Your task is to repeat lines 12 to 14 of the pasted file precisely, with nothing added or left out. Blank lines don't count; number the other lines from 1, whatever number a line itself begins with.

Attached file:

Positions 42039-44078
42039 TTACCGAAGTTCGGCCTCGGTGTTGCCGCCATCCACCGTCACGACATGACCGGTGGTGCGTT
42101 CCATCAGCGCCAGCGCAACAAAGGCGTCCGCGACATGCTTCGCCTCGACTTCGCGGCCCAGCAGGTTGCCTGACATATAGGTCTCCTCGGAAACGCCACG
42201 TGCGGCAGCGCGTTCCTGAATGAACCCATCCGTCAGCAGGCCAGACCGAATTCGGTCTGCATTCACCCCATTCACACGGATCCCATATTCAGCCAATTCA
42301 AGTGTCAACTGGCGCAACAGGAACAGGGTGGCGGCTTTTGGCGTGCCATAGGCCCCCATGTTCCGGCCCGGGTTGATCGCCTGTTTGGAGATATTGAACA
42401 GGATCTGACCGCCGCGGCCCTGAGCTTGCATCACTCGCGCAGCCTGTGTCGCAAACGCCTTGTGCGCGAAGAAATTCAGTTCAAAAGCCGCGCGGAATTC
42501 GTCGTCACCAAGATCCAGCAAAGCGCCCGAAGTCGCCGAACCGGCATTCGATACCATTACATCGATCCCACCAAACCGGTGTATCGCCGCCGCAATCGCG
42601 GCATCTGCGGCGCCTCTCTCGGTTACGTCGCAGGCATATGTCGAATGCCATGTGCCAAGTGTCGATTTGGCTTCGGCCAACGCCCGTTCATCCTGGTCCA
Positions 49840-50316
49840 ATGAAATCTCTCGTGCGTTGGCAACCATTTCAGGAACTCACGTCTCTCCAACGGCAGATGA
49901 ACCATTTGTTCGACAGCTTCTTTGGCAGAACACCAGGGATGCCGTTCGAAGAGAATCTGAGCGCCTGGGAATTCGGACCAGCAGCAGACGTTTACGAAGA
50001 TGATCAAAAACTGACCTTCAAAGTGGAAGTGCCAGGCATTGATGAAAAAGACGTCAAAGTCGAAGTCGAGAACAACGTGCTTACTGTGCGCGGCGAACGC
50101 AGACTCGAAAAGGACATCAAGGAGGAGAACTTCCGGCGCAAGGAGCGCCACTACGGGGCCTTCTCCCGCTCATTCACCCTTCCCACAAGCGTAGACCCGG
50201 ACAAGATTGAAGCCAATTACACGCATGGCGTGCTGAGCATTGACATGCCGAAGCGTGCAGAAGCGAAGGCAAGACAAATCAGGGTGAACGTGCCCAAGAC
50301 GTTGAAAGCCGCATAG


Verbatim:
50001 TGATCAAAAACTGACCTTCAAAGTGGAAGTGCCAGGCATTGATGAAAAAGACGTCAAAGTCGAAGTCGAGAACAACGTGCTTACTGTGCGCGGCGAACGC
50101 AGACTCGAAAAGGACATCAAGGAGGAGAACTTCCGGCGCAAGGAGCGCCACTACGGGGCCTTCTCCCGCTCATTCACCCTTCCCACAAGCGTAGACCCGG
50201 ACAAGATTGAAGCCAATTACACGCATGGCGTGCTGAGCATTGACATGCCGAAGCGTGCAGAAGCGAAGGCAAGACAAATCAGGGTGAACGTGCCCAAGAC